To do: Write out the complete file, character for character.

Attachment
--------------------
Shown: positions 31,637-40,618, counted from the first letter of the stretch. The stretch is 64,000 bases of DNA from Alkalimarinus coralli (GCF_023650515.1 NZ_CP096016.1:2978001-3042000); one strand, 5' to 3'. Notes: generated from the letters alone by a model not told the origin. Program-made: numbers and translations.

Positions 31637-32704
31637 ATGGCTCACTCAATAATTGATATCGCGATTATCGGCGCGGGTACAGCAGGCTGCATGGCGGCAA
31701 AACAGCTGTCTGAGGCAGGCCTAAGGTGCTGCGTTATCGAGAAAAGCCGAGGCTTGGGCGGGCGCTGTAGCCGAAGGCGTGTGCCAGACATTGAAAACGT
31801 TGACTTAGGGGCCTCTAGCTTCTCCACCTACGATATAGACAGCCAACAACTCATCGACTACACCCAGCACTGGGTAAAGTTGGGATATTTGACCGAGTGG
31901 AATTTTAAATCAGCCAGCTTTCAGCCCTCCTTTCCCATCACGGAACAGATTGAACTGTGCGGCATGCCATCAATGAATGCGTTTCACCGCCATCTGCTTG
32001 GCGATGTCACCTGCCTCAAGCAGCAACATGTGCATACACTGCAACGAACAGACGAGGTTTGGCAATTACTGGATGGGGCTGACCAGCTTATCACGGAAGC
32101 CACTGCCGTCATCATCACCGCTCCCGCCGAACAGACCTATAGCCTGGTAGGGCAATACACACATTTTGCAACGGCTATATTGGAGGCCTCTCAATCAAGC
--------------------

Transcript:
Shown: positions 31,637-40,618, counted from the first letter of the stretch. The stretch is 64,000 bases of DNA from Alkalimarinus coralli (GCF_023650515.1 NZ_CP096016.1:2978001-3042000); one strand, 5' to 3'. Notes: generated from the letters alone by a model not told the origin. Program-made: numbers and translations.

Positions 31637-32704
31637 ATGGCTCACTCAATAATTGATATCGCGATTATCGGCGCGGGTACAGCAGGCTGCATGGCGGCAA
31701 AACAGCTGTCTGAGGCAGGCCTAAGGTGCTGCGTTATCGAGAAAAGCCGAGGCTTGGGCGGGCGCTGTAGCCGAAGGCGTGTGCCAGACATTGAAAACGT
31801 TGACTTAGGGGCCTCTAGCTTCTCCACCTACGATATAGACAGCCAACAACTCATCGACTACACCCAGCACTGGGTAAAGTTGGGATATTTGACCGAGTGG
31901 AATTTTAAATCAGCCAGCTTTCAGCCCTCCTTTCCCATCACGGAACAGATTGAACTGTGCGGCATGCCATCAATGAATGCGTTTCACCGCCATCTGCTTG
32001 GCGATGTCACCTGCCTCAAGCAGCAACATGTGCATACACTGCAACGAACAGACGAGGTTTGGCAATTACTGGATGGGGCTGACCAGCTTATCACGGAAGC
32101 CACTGCCGTCATCATCACCGCTCCCGCCGAACAGACCTATAGCCTGGTAGGGCAATACACACATTTTGCAACGGCTATATTGGAGGCCTCTCAATCAAGC